The Infrastructure Programme Manager will be in attendance to provide the Panel with an update on the Linthorpe Road Cycle Lane.
RECOMMENDATION: that the Panel determines whether further information is required.
The Infrastructure Programme Manager was in attendance and gave a presentation in relation to Phase 1 of the Linthorpe Road Cycleway.
Building more roads to support more cars was not financially viable or sustainable and therefore alternative ways for people to move around the network were needed. Approximately 10,000 vehicles travelled along Linthorpe Road every day. 1.6% of those vehicles were cycles and cyclists were more likely to be involved in accidents and suffer injuries than other vehicle users.
Middlesbrough Council had worked with the Tees Valley Combined Authority (TVCA) on various different strategies and policies including the Local Cycling and Walking Infrastructure Programme (LCWIP). Based on TVCA modelling using WSP expertise the transport corridor between Middlesbrough town centre and Linthorpe village had been identified as one of the highest areas with propensity to cycle in the Tees Valley Region.
During the Covid-19 pandemic some of the parking bays on Linthorpe Road were closed to allow more space for social distancing. An option was put forward by the TVCA to construct a cycle lane. This proposal was progressed by Active Travel England and the Active Travel Fund and the road space was re-allocated in favour of pedestrians and sustainable travel. Government guidance on cycle infrastructure design: Local Transport Note 1/20 had been updated and provided advice on how to future proof roads and make them more sustainable and accessible for people to use.
In December 2020 to January 2021, Middlesbrough Council consulted on the implementation of cycle lanes on Linthorpe Road. Letters were sent to all premises directly affected and those in the surrounding area. Whilst the consultation was online, people could also write or phone to put forward their views. 71% of respondents were not in favour of the proposed scheme and some alterations were made which included some of the bus stops being retained and some disabled spaces being added. All respondents were informed of the proposed changes and no further comments were received. The final scheme received unanimous approval by Middlesbrough Council’s Executive in March 2021 and funding from the TVCA was approved in April 2021.
Following a procurement exercise, Cleveland Land Services were employed to carry out the construction which was initially anticipated to take three months. However, due to the discovery of hard ground conditions and old tramlines, as well as increases in material costs and supply, the work took six months to complete.
An additional signalised crossing was installed and existing crossings upgraded. Surrounding public realm areas were also upgraded and existing surfaces remediated. New cycle parking was also installed.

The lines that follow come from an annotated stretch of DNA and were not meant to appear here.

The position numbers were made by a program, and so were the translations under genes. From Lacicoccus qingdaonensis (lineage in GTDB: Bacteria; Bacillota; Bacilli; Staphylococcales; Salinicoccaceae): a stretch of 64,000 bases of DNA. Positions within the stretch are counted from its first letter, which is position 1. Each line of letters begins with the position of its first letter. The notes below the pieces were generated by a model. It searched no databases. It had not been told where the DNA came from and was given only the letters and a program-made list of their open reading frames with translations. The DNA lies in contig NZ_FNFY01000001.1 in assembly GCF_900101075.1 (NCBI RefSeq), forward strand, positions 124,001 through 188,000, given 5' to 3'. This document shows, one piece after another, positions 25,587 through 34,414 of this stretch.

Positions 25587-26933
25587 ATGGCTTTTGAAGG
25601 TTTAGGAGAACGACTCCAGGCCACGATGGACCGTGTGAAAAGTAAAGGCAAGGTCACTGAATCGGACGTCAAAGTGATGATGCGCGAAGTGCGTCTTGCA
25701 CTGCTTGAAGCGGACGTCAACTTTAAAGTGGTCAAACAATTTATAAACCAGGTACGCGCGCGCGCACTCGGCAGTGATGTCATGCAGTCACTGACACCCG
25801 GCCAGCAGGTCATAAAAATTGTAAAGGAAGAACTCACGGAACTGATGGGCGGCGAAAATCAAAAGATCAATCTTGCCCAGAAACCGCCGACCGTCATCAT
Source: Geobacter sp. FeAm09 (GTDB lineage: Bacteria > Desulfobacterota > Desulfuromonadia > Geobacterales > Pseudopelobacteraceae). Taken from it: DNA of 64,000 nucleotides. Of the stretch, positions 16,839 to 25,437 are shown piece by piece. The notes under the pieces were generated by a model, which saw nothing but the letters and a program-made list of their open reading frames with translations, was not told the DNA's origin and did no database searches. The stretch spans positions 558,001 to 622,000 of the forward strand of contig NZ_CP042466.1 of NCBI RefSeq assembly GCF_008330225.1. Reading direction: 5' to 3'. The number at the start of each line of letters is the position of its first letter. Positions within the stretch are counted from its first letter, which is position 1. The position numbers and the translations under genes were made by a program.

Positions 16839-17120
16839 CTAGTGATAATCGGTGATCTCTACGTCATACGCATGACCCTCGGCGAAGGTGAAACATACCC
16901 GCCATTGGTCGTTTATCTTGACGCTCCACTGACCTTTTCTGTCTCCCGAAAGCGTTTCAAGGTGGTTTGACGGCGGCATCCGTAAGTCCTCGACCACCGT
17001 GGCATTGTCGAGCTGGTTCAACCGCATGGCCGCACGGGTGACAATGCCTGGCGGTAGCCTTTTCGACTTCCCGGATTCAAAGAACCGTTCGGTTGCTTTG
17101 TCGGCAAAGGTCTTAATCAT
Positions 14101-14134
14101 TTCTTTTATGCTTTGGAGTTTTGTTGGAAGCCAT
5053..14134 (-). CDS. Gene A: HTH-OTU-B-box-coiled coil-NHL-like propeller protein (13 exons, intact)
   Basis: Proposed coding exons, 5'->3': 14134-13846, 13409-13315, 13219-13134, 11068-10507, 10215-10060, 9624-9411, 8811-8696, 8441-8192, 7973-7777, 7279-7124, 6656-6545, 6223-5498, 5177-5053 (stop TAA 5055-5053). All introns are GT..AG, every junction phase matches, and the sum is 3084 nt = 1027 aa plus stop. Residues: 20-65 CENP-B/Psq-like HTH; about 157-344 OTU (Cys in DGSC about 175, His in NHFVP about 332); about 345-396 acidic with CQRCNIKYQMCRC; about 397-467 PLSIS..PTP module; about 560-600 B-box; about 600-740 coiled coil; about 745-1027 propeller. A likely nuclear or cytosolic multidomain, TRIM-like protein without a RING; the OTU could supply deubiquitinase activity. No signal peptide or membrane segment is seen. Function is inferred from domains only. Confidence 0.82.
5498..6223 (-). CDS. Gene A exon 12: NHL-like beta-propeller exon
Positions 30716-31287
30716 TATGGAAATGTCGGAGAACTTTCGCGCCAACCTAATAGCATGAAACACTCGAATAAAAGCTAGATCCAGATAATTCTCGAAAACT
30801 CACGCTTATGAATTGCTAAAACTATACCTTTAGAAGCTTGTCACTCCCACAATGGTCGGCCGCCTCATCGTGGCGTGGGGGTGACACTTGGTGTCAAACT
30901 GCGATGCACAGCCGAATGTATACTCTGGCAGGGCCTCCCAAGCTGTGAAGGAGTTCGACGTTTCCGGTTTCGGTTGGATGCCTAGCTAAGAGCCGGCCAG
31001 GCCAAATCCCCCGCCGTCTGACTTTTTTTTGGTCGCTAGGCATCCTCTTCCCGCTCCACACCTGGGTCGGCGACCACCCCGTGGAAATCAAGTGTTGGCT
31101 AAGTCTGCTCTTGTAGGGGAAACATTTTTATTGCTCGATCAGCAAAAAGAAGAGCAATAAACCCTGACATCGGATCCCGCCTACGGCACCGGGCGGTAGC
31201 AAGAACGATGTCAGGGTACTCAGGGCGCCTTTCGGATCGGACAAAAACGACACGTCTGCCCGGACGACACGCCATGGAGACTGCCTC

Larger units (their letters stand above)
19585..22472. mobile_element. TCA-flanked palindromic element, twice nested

The project was finished in September 2022 within the grant allocation.
A query was raised in relation to the traffic orcas and whether they should have been used. With regard to light segregation there were a number of different options and the Council had chosen the traffic orcas in the first instance and followed the available guidance. The Council had listened to the feedback received and had made alterations by replacing 50% of the orcas with poles. No more accidents had been reported since the poles had been installed.
It was confirmed that all emergency services had been involved in the project through the consultation and had not raised any concerns.
A camera had been installed to monitor the uptake which had shown a 36% increase since the cycle lane opened in September. It was highlighted that there were likely to be seasonal variations in the number of cyclists and the longer term trends would need to be assessed. Comparisons would also be made with other areas across the Tees Valley to gauge the success of the scheme.
Since implementation there had been approximately 30 pedestrian trips reported, and around 5000 pedestrians per day used the area. There did not appear to be any pattern in relation to these accidents although many had happened adjacent to the signalised crossing points.
Approval for Phase 2 of the scheme had been given by Executive and was anticipated to commence in 2023/2024. Phase 2 would be fully funded by a grant from TVCA. Lessons had been learned from Phase 1 in terms of the materials and construction and hard ground areas known in advance of commencing works following a Ground Penetration Radar (GPR) survey. More crossing points would be added with high friction surfacing.
A Member commented that many households now owned two or three cars and cars were become very expensive to run. In addition the lead in time for buying a new car was now about 12 months. People were starting to look at different modes of transport and the new cycle lane was an excellent start.
The Chair thanked the Officer for his presentation.
AGREED that the information presented was received and noted.